Abaddon magazine

Music magazine

Tuesday, October 19, 2021

Review: Kataklysm – Unconquered

Label: Nuclear Blast

Date: September 25th, 2020

Among the cataclysms this world is going through, on a daily basis, seems like this one will be the easiest to weather. Or simply the one which can be the easiest to avoid. In other terms, Kataklysm has lost the juice, so they are forced to power up from any means accessible. Which, in turn, makes for a bland product bearing a familiar name.

Almost three decades ago, the Canadians were a promising act, bearing a strong death metal mark upon their shoulders. When they went melodic, it was still fine, as they indeed had things to say. Which then resulted in growing number of listeners. Up to a point. Unfortunately, it has been proven once again that the only way on from the top is downhill. Sorry to say, but Kataklysm has been sliding for a while now and “Unconquered” is yet another one of their weaker releases.

Though still walking the line of melodic death metal, their edge has been considerably dulled, their brutality almost completely dissolved and their appeal all but lost.

First thing that really caught my ears is the omnipresent nu metal influence. Particularly in the guitar work. Among the heavier and prevalently melodic parts you can expect a whole lot of those bouncy, slamming pieces presented to the world by Korn or Disturbed. “Icarus Falling”, with piano and a fragment of scratching a record (is that the correct term for that stuff DJ’s do?) resembles Linkin Park. Still, with all of them involved, there is hardly a moment of “Unconquered” that will stick to your memory when the album comes to its end. No, not even a catchy chorus you can shout in the shower.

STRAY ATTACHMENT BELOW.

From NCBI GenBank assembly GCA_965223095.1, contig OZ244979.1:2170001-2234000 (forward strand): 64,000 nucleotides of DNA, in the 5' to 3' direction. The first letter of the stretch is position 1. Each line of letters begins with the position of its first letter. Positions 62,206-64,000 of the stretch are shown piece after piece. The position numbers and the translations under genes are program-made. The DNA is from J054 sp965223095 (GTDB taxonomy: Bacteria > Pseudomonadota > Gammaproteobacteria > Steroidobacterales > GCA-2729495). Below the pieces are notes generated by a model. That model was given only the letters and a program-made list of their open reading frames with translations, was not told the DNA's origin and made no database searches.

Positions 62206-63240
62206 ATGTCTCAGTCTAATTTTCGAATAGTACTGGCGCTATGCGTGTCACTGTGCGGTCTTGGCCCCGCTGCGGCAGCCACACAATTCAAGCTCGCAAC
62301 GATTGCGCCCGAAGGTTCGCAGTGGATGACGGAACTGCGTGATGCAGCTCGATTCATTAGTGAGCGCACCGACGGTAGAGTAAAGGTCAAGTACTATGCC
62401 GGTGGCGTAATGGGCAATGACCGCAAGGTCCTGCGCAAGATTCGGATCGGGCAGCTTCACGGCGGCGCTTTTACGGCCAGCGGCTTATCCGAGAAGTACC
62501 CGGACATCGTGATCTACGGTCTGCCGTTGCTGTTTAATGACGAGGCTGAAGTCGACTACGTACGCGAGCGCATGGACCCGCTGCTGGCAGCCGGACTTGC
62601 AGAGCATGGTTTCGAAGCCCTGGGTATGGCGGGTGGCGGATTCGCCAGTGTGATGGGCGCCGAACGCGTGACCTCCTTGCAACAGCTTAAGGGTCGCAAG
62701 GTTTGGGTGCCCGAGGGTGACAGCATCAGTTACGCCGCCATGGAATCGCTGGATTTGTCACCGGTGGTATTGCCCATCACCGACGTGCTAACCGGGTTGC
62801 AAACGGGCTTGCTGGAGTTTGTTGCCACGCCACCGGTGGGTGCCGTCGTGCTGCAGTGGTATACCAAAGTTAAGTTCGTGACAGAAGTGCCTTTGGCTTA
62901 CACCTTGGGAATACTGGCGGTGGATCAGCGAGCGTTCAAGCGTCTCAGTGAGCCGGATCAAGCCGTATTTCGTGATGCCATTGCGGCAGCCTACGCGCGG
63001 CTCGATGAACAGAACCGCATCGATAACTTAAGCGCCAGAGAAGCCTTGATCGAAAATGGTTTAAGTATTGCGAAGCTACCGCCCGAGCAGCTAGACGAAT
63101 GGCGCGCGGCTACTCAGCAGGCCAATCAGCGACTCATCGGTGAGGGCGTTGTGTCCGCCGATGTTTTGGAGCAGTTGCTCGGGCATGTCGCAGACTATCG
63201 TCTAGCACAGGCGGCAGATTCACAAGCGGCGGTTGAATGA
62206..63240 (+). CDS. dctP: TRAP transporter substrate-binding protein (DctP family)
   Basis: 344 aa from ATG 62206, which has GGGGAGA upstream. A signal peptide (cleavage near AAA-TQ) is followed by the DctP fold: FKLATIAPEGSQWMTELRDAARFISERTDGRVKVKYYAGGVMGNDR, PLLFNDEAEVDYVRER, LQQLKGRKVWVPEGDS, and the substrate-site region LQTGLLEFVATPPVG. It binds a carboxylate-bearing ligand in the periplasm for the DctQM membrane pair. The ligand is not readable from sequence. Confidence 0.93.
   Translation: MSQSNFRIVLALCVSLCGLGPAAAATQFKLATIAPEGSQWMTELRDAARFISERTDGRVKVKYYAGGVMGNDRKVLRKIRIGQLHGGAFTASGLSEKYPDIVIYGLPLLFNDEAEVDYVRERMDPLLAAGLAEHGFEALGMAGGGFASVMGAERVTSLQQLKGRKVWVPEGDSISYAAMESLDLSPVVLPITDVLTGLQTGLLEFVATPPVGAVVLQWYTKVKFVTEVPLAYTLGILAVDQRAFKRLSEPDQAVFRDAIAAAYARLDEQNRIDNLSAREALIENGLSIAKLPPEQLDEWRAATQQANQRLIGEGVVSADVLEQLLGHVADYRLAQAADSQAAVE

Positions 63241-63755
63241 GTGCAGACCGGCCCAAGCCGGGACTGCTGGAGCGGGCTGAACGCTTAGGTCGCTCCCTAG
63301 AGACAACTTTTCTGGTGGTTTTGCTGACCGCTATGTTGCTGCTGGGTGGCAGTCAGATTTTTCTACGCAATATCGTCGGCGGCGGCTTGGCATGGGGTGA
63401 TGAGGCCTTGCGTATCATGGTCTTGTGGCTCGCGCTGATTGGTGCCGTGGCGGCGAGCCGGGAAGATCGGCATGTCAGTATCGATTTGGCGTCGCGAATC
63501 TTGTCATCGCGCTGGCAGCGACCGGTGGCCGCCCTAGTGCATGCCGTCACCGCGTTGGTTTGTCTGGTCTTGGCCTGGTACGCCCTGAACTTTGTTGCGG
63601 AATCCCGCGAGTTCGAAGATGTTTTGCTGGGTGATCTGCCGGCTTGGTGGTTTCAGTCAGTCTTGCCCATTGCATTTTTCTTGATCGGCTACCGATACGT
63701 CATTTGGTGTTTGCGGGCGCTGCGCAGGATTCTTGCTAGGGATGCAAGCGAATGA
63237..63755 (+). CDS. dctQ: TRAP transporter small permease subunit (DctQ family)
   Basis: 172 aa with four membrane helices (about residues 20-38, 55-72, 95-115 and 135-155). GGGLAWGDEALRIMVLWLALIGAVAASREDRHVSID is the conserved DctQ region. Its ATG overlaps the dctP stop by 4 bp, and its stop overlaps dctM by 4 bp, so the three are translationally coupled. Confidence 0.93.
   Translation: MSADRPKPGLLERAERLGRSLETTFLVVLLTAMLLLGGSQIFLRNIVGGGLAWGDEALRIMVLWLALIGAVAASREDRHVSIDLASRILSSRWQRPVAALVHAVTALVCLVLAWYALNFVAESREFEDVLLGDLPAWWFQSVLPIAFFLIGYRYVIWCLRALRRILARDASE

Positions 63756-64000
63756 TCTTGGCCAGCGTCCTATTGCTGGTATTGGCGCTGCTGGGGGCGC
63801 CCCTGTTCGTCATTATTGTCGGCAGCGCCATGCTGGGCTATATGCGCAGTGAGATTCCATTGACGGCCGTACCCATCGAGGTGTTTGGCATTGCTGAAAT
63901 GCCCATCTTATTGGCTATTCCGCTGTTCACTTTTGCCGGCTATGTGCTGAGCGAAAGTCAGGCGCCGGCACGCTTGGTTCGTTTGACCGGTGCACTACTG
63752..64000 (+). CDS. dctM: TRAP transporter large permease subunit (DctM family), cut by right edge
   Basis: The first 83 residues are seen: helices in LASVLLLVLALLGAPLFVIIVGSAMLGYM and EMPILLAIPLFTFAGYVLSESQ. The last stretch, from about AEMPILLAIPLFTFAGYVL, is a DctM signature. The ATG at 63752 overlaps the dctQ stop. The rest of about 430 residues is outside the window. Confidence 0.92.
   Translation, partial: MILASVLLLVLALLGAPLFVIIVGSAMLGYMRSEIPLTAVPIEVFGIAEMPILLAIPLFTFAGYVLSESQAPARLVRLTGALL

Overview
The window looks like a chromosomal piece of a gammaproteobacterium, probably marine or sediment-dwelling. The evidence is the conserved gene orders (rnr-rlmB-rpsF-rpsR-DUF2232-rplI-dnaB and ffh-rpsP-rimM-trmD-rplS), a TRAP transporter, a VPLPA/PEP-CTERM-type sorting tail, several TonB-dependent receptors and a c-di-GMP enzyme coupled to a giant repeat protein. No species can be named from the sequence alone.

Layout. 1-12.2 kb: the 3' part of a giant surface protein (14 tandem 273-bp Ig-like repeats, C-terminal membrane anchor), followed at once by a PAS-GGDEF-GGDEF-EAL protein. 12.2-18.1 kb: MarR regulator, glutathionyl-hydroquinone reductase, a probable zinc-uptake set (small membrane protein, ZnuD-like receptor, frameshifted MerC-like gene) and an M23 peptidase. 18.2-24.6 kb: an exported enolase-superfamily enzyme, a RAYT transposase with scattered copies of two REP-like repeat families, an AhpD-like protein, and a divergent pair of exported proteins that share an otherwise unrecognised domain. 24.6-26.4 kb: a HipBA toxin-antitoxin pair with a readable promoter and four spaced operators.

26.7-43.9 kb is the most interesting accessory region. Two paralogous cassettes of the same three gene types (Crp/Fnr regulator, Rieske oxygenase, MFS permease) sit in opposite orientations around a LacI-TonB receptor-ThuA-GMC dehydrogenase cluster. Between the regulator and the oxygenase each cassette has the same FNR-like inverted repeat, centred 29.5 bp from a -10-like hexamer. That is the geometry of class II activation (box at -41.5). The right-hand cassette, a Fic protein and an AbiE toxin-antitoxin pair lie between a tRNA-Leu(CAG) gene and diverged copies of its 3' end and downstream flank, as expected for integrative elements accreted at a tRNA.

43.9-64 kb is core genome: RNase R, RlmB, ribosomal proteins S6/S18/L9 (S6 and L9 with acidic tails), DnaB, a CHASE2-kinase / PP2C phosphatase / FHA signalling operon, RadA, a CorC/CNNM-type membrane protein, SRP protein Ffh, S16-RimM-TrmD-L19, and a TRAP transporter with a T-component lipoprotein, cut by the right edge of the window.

As musicians, Kataklysm leaves no room for doubt. The album is performed to perfection and is abundant of technically challenging scores. Especially behind the drum kit. “Defiant” stands as a living proof of bestiality hiding in the back of the stage. How much of it is due to the pulverizing production is another question. The other instruments are also high class, there is no doubt about it. But it is expected from a band with almost thirty years under its belt.

The problem with “Unconquered” remains in the craftsmanship of tracks themselves. I do not think Kataklysm has lost its ability to unleash powerful albums, or at least individual tracks. More probably, they just need to sit back and carefully examine their recent creations. A bit more questioning and actual scrapping of lesser tunes can do them so much good.

There is no point in living off of old glory for far too long, is there? These days it can really wear thin very quickly.